Faculty/Staff
University of Missouri Homepage
Print    Email
Decrease (-) Restore Default Increase (+) font size
Get Some Sleep


Having trouble sleeping? One out of four teenagers experience difficulty sleeping. It is important to recognize the role sleep plays in a teenager's life. Without sleep, we are all less effective at school, work, play, and at nearly every arena of life. To succeed, and to feel much better, it is paramount to get a good night's rest. Teenagers should average around eight to nine hours of sleep a night. Here are a few handy tips about how to achieve this.

Create a calm, consistent environment to fall asleep in every night.
Let your body know it is time to relax and sleep by going to bed at the same time, in the same way. For example, if reading a book makes you drowsy, try and find a good book to drift off to at around the same time each night.

Stay active all day.
Aim for about an hour of physical activity a day. You will be worn out and ready for sleep at night. Also, you will feel less stress and feel more emotionally well-adjusted by exercising. Just remember to not work out right before bed-time, as this will keep you awake.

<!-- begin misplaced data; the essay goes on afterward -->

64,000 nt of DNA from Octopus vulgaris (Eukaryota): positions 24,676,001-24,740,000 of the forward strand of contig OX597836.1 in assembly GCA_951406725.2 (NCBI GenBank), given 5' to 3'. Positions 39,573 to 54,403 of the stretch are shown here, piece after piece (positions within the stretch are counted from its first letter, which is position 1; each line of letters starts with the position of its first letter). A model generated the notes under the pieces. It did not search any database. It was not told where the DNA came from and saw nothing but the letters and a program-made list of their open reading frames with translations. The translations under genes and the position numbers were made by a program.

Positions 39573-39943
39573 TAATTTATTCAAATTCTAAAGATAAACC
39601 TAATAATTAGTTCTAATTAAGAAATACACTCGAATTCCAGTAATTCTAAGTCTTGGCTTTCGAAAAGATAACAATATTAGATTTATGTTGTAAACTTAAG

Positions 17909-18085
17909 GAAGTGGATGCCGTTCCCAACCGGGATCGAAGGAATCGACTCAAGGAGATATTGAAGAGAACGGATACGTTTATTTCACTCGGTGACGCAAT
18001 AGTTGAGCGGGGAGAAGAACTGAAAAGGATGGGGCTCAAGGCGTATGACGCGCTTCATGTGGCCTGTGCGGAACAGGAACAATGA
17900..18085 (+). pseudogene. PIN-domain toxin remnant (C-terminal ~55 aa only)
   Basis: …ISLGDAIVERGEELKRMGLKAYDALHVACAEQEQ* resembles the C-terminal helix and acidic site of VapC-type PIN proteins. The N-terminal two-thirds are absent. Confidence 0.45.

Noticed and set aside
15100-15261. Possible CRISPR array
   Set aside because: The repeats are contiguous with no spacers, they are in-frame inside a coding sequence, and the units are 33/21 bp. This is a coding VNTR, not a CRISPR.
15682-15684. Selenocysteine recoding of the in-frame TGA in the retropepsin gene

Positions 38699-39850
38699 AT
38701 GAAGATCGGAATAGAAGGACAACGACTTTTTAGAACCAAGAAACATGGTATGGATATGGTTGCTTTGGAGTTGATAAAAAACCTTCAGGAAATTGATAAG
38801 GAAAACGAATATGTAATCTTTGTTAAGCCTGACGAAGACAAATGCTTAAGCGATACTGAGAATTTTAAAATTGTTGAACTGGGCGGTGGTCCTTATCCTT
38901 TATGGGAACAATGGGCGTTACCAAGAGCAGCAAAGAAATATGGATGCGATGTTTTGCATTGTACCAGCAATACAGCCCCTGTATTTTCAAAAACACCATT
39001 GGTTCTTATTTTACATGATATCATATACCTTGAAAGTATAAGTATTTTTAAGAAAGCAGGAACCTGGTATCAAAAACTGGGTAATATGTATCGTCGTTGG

Avoid technology.
Keep your room free of electronic stuff an hour before bed. Video games, computer websites, cell phones, etc. will all make you want to stay up.

Mentally expect a great night's rest.
If you fret about your night's sleep during the day, you are less likely to sleep well. A common sign of insomnia is a persistent fear of losing sleep throughout the day. Consciously tell yourself, "Tonight I will sleep great!" The power of the mind is a wonderful thing.

It is ok to have a bad night's sleep every now and then. We all have had them and we will all have them again. However, if bad sleep becomes a constant theme in your life and your happiness suffers because of it, then it is time to consult a doctor or another professional resource.




Giving Web Communications Site Index Disclaimer Privacy Policy En Espagnol
Mizzou University of MissouriUniversity of Missouri System